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  • We can spend a lot of time in relationships, to which we are ostensibly committed, wondering, maybe with a fair amount of anxiety,

  • Do they love me?

  • Is this solid?

  • Might it all suddenly end?

  • But, perhaps, less time asking the more salient question: What can I do to help this valued relationship endure?

  • We can fall into an error of seeing love as a passive, mysterious gift that we are in no position to generate, direct, or guarantee,

  • rather than conceiving of it as an emotion that, for the most part, flows fairly logically, steadily, and naturally on from things that we are in a position either to do or not to do.

  • And, to come to the central thesis, love tends to be a consequence of a partner feeling cared for and heard,

  • in the way that they have almost certainly frequently signaled to us that they need to feel in order to be inwardly assured that they are in safe and tender hands.

  • To hazard a generalization, most people tend to signal their emotional requirements pretty directly.

  • If we are in the mood to listen.

  • In other words, there is much we can choose to do or not to do right now, today, in order to weaken or strengthen our loves.

  • We are, for the most part, active agents, not passive, victimized spectators.

  • The other's love should, under normal circumstances, be thought of as a predictable reward rather than a random benediction.

  • There are surely cases where people are keen to maintain a relationship, but are then left for no reason that they could ever have guessed at or influenced,

  • normally by people deeply and secretly ambivalent around the terrors of commitment.

  • But in the end, there are probably not so many of those around.

  • To maintain love, we need, more than anything, to follow a few simple-sounding rules

  • that can, nevertheless, be very hard for what we should acknowledge to be complicated, psychological reasons on our side to act upon.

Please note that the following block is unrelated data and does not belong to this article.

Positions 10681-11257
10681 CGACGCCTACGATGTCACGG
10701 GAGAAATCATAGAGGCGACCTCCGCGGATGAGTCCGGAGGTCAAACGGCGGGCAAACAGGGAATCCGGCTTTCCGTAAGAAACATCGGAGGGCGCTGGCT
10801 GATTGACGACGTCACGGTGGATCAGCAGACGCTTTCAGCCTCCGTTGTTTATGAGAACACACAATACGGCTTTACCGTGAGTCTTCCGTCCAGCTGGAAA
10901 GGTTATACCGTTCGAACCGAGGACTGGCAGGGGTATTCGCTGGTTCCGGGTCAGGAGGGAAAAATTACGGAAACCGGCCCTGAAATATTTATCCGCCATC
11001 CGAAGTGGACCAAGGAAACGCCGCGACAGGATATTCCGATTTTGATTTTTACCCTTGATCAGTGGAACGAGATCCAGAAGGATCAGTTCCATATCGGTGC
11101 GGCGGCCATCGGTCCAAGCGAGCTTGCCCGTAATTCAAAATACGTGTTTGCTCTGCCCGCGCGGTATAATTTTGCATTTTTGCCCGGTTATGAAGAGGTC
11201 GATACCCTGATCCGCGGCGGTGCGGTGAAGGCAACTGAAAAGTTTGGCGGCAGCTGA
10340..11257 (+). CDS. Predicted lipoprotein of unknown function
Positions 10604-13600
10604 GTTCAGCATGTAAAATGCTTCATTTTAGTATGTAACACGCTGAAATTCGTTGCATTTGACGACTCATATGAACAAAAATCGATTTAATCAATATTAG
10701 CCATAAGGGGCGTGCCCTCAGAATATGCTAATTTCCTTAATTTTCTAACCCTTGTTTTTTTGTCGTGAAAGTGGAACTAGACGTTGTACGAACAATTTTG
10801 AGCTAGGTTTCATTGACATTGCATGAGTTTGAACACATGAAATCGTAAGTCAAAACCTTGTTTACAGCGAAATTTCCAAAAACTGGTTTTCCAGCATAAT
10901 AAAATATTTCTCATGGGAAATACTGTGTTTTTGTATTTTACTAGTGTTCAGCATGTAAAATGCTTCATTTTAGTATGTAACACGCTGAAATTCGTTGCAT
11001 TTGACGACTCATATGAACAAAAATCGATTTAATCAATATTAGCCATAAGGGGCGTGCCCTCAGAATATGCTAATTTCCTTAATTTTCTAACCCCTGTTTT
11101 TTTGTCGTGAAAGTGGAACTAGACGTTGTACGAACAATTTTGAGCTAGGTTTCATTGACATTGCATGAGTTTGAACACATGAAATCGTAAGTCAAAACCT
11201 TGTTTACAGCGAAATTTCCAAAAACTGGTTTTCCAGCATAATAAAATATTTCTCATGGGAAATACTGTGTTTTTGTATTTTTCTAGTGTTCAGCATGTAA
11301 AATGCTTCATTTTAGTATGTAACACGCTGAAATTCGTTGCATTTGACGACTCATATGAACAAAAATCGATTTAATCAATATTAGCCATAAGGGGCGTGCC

• Firstly, the partner must feel heard.

  • Secondly, they must feel that we are on their side.

  • Thirdly, they must feel appreciated according to their own distinctive love language.

  • This might mean that we need to leave the kitchen a certain way or that we have to take their views of social life or intimacy into account.

  • Fourthly, the partner must know that we are making an effort in their name.

  • Fifthly, they must feel wanted, emotionally and physically.

  • Sixthly, insofar as we are difficult to be aroundand we all arewe must explain why.

  • We need to give our partner an accurate map to our areas of immaturity.

  • We need to tell them, calmly and with grace, how we are a little mad and, with reference to our pasts, why.

  • We must never insist proudly or defensively on our normality.

  • "I'm so sorry" and "I'm listening" should be our two most habitual phrases.

  • Lastly, seventhly, we must strive to remain calm around our partners' most trying sides.

  • We mustn't humiliate them about their flaws.

  • We must become excellent teachers and diplomats of difficult messages.

  • If we do all this and a relationship ends without us wishing to, we are entitled to feelings of acute bitterness and grief.

  • The fault has really not been with us.

  • We have had the misfortune to love someone who was not ready to receive our gift.

  • But if the relationship ends and we have somehow been distracted or busier, we should start to wonder whether, or perhaps why, we have wound up with an ending we told ourselves we didn't want.

  • We may need to reflect, under the full glare of the truth of singledom, that we might be a lot more ambivalent, conflicted, or lackadaisical about sustaining love than we have imagined.

We can spend a lot of time in relationships, to which we are ostensibly committed, wondering, maybe with a fair amount of anxiety,

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